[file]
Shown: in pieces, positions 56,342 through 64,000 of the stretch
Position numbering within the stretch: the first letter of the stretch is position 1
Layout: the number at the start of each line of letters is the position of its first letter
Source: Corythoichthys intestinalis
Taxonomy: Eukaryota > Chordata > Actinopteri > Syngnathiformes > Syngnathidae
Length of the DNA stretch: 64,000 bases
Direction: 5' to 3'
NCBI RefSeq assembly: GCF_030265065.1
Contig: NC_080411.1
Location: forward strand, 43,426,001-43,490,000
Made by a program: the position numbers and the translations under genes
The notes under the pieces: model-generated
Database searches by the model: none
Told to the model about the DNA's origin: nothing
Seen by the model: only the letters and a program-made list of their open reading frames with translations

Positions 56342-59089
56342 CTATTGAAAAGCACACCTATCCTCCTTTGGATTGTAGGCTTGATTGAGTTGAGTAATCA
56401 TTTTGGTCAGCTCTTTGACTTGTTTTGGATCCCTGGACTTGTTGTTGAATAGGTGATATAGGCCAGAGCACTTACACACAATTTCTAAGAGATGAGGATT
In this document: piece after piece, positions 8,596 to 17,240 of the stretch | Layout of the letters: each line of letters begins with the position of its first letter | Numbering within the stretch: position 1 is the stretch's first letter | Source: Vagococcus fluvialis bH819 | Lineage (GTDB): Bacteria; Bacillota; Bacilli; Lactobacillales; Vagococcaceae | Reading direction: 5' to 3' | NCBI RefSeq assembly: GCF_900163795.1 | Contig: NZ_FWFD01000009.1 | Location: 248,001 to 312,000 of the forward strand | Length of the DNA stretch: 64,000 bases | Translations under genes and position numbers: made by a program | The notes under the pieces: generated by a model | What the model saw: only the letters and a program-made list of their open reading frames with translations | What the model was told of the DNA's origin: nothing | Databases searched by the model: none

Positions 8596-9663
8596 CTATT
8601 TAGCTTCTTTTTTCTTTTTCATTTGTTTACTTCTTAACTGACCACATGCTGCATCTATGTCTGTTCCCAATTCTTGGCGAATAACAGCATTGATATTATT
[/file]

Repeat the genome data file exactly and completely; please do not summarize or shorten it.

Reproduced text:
Shown: in pieces, positions 56,342 through 64,000 of the stretch
Position numbering within the stretch: the first letter of the stretch is position 1
Layout: the number at the start of each line of letters is the position of its first letter
Source: Corythoichthys intestinalis
Taxonomy: Eukaryota > Chordata > Actinopteri > Syngnathiformes > Syngnathidae
Length of the DNA stretch: 64,000 bases
Direction: 5' to 3'
NCBI RefSeq assembly: GCF_030265065.1
Contig: NC_080411.1
Location: forward strand, 43,426,001-43,490,000
Made by a program: the position numbers and the translations under genes
The notes under the pieces: model-generated
Database searches by the model: none
Told to the model about the DNA's origin: nothing
Seen by the model: only the letters and a program-made list of their open reading frames with translations

Positions 56342-59089
56342 CTATTGAAAAGCACACCTATCCTCCTTTGGATTGTAGGCTTGATTGAGTTGAGTAATCA
56401 TTTTGGTCAGCTCTTTGACTTGTTTTGGATCCCTGGACTTGTTGTTGAATAGGTGATATAGGCCAGAGCACTTACACACAATTTCTAAGAGATGAGGATT
In this document: piece after piece, positions 8,596 to 17,240 of the stretch | Layout of the letters: each line of letters begins with the position of its first letter | Numbering within the stretch: position 1 is the stretch's first letter | Source: Vagococcus fluvialis bH819 | Lineage (GTDB): Bacteria; Bacillota; Bacilli; Lactobacillales; Vagococcaceae | Reading direction: 5' to 3' | NCBI RefSeq assembly: GCF_900163795.1 | Contig: NZ_FWFD01000009.1 | Location: 248,001 to 312,000 of the forward strand | Length of the DNA stretch: 64,000 bases | Translations under genes and position numbers: made by a program | The notes under the pieces: generated by a model | What the model saw: only the letters and a program-made list of their open reading frames with translations | What the model was told of the DNA's origin: nothing | Databases searched by the model: none

Positions 8596-9663
8596 CTATT
8601 TAGCTTCTTTTTTCTTTTTCATTTGTTTACTTCTTAACTGACCACATGCTGCATCTATGTCTGTTCCCAATTCTTGGCGAATAACAGCATTGATATTATT